New Features in SCOM 2016 – Management Packs:Updates & Recommendations

One of the many questions I always ask my customers, “how often do you update your Management Packs?”

Some of the typical responses I get are…

  • Ummm..
  • How do you do that?
  • Where can I get the latest MPs from?
  • Oh, I didn’t know they need to be updated…

Well, Microsoft/System Center/SCOM team has listened and delivered!

In SCOM 2016 you can now simply go into the Management Packs administration, and see if there are any updates pending for any of the Management Packs within your environment. Simply right click and download and install the latest version. Note, this feature is currently only applicable to Microsoft based Management Packs. Third party Management Packs you will still have to download and install manually, and also research if there is an updated version. Who knows, this could change by the time SCOM 2016 RTM, or SP1 or even R2 comes out… Until then, only Microsoft MPs.

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Cheers!

Installing & Configuring SCOM 2016 Reporting Feature

Some prerequisites and things to know… In my environment I am using SCOM 2016 (Technical Preview 5 (TP5)) and SQL 2014 SP1 running on Windows Server 2012 R2. On this local server (I am installing this on my SCOM SQL server) I have already deployed a default (not named) SQL instance, with Reporting Services (SSRS) installed (and already configured). If you run into issues here, please let me know.

On your local server, ensure your SQL service account and SQL SSRS account have local administrative rights on the server. Launch the SCOM 2016 installer and run as the SCOM SDK (Data Access) account.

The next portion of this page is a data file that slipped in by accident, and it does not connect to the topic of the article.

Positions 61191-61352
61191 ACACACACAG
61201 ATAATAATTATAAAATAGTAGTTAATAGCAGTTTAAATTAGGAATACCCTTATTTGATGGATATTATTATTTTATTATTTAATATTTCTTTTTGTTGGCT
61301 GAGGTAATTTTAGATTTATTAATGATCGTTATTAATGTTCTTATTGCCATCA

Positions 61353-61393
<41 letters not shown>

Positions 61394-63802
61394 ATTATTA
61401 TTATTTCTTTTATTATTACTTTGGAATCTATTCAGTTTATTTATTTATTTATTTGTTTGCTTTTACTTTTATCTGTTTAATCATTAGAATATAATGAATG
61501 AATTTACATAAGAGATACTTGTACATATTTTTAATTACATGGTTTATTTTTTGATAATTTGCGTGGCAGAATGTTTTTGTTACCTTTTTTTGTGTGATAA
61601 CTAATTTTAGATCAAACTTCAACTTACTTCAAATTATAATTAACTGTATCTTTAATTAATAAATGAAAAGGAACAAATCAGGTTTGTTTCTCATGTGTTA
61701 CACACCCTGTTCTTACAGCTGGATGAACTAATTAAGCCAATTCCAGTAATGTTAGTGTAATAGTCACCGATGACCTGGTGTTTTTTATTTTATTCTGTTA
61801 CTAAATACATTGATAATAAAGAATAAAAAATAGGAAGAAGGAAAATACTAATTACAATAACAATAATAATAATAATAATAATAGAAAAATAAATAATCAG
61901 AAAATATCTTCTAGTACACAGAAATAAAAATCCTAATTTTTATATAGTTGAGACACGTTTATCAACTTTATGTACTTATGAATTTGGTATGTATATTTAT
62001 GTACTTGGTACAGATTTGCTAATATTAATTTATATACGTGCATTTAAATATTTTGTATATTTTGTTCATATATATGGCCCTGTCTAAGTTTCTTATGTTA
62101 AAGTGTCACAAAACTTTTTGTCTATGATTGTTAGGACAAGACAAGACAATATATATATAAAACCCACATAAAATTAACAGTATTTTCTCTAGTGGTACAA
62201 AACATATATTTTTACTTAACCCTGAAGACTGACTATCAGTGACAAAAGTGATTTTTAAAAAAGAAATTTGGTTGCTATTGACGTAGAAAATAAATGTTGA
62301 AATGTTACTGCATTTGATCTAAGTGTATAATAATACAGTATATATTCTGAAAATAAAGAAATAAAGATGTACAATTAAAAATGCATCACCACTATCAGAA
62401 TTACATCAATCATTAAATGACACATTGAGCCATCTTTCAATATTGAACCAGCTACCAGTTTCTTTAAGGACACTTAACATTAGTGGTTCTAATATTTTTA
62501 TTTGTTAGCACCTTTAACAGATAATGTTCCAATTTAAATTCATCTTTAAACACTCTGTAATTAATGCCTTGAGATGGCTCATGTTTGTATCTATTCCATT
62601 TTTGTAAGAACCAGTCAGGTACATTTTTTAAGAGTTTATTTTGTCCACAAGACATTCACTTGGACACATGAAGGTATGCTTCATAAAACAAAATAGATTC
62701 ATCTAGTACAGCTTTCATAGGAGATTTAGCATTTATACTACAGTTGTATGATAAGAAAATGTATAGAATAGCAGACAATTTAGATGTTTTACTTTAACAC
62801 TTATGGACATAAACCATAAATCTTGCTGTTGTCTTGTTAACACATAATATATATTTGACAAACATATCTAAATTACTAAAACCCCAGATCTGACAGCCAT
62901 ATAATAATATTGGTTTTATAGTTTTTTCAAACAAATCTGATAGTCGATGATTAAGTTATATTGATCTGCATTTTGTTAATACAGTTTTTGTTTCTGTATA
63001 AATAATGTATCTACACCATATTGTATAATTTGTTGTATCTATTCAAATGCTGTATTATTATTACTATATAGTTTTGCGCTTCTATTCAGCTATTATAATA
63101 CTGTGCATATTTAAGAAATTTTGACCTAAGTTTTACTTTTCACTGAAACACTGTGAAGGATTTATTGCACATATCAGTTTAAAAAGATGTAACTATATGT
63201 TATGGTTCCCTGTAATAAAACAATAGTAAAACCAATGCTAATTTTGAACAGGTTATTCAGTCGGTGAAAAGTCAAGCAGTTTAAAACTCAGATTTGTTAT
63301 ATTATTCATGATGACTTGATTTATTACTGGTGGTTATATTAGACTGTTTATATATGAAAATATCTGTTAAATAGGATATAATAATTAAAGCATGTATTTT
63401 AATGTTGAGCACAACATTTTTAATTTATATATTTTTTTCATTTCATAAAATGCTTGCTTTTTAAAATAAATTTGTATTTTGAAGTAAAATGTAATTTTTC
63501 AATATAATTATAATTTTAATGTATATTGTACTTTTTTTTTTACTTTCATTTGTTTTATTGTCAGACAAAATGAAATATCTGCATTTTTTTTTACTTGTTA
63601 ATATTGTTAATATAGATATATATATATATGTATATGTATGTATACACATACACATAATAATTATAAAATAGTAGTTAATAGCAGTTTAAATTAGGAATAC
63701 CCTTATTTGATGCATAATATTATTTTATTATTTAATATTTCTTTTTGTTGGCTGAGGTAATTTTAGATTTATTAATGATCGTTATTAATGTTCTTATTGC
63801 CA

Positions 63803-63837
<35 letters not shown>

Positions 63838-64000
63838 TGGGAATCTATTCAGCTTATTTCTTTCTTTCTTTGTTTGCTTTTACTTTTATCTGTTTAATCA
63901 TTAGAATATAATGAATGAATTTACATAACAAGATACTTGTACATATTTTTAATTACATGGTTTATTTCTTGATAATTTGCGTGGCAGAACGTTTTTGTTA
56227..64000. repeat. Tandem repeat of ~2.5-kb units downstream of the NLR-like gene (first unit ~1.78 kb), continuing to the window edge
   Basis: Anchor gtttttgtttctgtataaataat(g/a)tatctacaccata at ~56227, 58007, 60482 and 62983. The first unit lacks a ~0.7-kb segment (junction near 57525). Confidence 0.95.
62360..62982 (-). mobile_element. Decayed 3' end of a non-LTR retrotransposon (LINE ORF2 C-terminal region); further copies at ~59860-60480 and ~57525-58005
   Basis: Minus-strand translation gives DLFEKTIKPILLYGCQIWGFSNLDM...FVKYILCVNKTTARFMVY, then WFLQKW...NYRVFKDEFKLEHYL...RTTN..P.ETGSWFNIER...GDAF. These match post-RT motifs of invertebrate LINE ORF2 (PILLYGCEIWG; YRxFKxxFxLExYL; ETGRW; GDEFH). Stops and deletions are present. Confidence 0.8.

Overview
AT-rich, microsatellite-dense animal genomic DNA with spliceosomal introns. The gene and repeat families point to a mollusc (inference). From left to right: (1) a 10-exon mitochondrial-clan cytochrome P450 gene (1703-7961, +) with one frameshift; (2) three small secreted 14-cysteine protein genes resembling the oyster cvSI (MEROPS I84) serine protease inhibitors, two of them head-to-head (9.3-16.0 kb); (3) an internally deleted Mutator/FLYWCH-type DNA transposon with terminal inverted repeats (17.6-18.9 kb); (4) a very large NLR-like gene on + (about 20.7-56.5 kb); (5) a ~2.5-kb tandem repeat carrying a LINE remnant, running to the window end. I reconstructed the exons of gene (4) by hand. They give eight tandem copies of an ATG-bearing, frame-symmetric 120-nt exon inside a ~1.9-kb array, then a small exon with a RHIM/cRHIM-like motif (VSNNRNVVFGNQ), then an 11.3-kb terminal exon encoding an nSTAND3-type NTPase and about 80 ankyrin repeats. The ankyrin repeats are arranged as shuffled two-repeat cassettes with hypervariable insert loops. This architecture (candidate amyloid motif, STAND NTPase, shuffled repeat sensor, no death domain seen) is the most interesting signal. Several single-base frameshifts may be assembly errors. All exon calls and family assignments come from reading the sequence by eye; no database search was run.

So let’s begin:

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Let this run for a few minutes, grab a coffee, get some fresh air, etc. 🙂

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Yay, no errors!

You should now have the Reporting function within you SCOM 2016 console. Happy (SCOM) reporting!

 

How to Create an OMS Workspace

For starters I am going to assume you have an Azure account, with some type of subscription.

  • Login to your Azure portal and scroll down to Operational Insights

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  • Create a Workspace

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  • Once Azure has accepted the Workspace name, and activated the service, you can now start deploying OMS agents, and/or linking your On-Premise SCOM/OperationsManager 2012r2 (UR6 or higher) environment

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Cheers!